Great chairs, crappy tables and large multi-monitors for your people

I heard this from Jason Calcanis but he must have gotten this from me. People don’t need fancy desks, heck they really need a table to work from. The chair is way more important. People are sitting on their butts for 8-12 hours a day. Great chairs like Aerons are amazing and keep people from having to go to the chiropractor and be out of work and ultimately raise your health care costs

The other part of this great work environment is providing large multiple monitors because it has been proven that people see at least a 30% productivity improvement with two monitors. Go with two 24″ monitors so they can multi-task maximize the effectiveness for your company. Plus, if you have video game LAN parties after work, HALO looks amazing across two monitors. I am just saying….

So when is the time to get the swanky space?

Mostly, never. Spend it on getting good people.

What are your office space horror/humor stories?

So what are your horror or humerous stories about looking for office space?
Ever worked at one of those place that spent too much money on being self-important but not enough money on hiring the resources needed to grow the business?

Please share…we all want to know.

Valleyboys: It's All About the Money

Late last night I was finishing up a presentation for a class I’m taking when Jeremiah Owyang from Forrester made a statement on Twitter which made me cringe. The statement, though profound to someone living in the heart of Silicon Valley, is completely absent any reason to the observer outside of the Valley. Keep in mind the Parable of the Three Bloggers as I quote him.

Quote:

We work really hard in Silicon Valley, why? It’s not the money (only a few strike it ‘rich’) I think it’s the passion for creating new

Someone should remind Jeremiah of the 140 character limit of Twitter. ;)

I take a lot of exception to this statement because it is exceptionally wrong. Not only exceptionally wrong, but naive.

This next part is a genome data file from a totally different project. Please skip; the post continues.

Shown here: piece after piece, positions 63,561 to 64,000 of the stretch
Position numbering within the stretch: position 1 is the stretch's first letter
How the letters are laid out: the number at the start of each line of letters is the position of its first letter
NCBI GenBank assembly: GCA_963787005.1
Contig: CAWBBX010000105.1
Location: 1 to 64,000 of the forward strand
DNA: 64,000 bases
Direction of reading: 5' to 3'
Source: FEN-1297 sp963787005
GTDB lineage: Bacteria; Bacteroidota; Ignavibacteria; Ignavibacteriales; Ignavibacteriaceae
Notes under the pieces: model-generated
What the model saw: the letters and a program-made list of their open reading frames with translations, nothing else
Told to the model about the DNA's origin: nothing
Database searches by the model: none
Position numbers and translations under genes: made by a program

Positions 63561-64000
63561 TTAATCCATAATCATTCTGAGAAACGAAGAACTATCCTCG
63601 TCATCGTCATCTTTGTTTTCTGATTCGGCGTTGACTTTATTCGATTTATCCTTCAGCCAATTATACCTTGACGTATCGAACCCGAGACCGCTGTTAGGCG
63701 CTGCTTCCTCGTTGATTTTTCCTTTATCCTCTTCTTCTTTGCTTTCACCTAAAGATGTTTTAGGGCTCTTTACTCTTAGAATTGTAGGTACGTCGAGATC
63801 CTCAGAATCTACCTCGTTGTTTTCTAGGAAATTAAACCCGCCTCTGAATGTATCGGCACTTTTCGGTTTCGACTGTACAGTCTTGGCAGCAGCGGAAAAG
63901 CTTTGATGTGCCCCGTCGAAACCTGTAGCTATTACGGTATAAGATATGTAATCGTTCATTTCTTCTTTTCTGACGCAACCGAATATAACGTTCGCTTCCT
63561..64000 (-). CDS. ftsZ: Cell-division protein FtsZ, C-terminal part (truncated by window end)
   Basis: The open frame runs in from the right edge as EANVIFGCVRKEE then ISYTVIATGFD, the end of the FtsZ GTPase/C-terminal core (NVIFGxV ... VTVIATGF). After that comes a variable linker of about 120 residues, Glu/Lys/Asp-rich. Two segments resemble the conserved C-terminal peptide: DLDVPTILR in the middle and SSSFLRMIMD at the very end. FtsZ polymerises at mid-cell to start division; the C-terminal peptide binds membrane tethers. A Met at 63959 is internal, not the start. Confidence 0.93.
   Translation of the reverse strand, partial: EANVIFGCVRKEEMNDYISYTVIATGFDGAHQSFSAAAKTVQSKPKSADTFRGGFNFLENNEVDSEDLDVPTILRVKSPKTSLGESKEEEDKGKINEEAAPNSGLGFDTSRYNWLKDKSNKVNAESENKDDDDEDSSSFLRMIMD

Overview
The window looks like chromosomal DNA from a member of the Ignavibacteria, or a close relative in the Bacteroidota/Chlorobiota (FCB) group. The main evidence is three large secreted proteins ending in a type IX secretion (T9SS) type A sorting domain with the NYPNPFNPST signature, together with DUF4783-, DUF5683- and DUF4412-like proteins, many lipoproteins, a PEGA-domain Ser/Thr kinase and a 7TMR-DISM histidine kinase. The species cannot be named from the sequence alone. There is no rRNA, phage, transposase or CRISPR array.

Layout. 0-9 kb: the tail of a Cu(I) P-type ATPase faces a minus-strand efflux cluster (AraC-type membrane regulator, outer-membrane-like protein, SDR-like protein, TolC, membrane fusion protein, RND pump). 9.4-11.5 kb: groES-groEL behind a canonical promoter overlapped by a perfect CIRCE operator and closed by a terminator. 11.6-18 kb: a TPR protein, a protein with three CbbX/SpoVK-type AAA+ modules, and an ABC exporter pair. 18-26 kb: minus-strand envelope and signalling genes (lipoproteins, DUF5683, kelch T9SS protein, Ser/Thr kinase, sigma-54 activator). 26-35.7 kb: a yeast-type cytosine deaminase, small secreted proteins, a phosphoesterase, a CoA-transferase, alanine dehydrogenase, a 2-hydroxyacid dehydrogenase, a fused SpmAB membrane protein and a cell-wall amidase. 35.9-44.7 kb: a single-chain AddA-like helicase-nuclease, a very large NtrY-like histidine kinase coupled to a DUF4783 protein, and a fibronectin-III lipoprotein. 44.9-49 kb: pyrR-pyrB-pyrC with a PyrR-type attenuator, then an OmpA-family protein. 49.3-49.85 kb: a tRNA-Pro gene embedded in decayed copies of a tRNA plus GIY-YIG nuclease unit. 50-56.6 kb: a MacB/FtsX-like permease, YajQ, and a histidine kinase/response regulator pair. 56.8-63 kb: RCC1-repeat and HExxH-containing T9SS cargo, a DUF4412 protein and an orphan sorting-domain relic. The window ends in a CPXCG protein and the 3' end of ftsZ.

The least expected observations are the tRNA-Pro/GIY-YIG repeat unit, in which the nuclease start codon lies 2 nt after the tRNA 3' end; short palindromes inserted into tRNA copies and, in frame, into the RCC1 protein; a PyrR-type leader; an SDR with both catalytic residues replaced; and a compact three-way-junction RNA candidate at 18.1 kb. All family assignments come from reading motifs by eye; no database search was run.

First of all, as an insider it’s easy to say everyone is just working to create and innovate. While that’s true to a certain extent, it was much more true two years ago. As the outsider to the Valley that I am, I’d say the Valley is one of four North American hotspots for money flow – Boston, New York, Canada (Toronto) and the Valley.

That places these four locations on the map as one of the four places every entrepreneur in North America wants to be. The reason why DEMO and TechCrunch 40 were so successful is because entrepreneurs want money!

Yes, they need money. This is true. But the drive for more money is beyond what it was when the interactive web was in its infancy and companies really were sprouting up because people wanted to work passionately on a project. They discovered some idea and the technology had matured enough that the idea could be pursued.

Today, we are talking about San Francisco-based Automattic valuating at numbers well in excess of $200M, Palo Alto-based Facebook (along with some fuzzy math) weighing in at some $15B. GigaOmniMedia, the parent company of GigaOm and the rest of Om Malik’s empire getting $1M+ for hardware, or something…

Everyday, new companies are being funded and it’s mostly in the Valley.

I love the Valley. I love the entrepreneurs in the Valley. I wish I was there living but no job has taken me there yet. But it’s a very introspective and naive thought to believe that the Valley is full of people who just are passionate. Yes, passionate people make the best companies. That I will not argue with. I think there is more passion to get the big exit than to build a solid product.

I could be wrong. Feel free to correct me. ;-)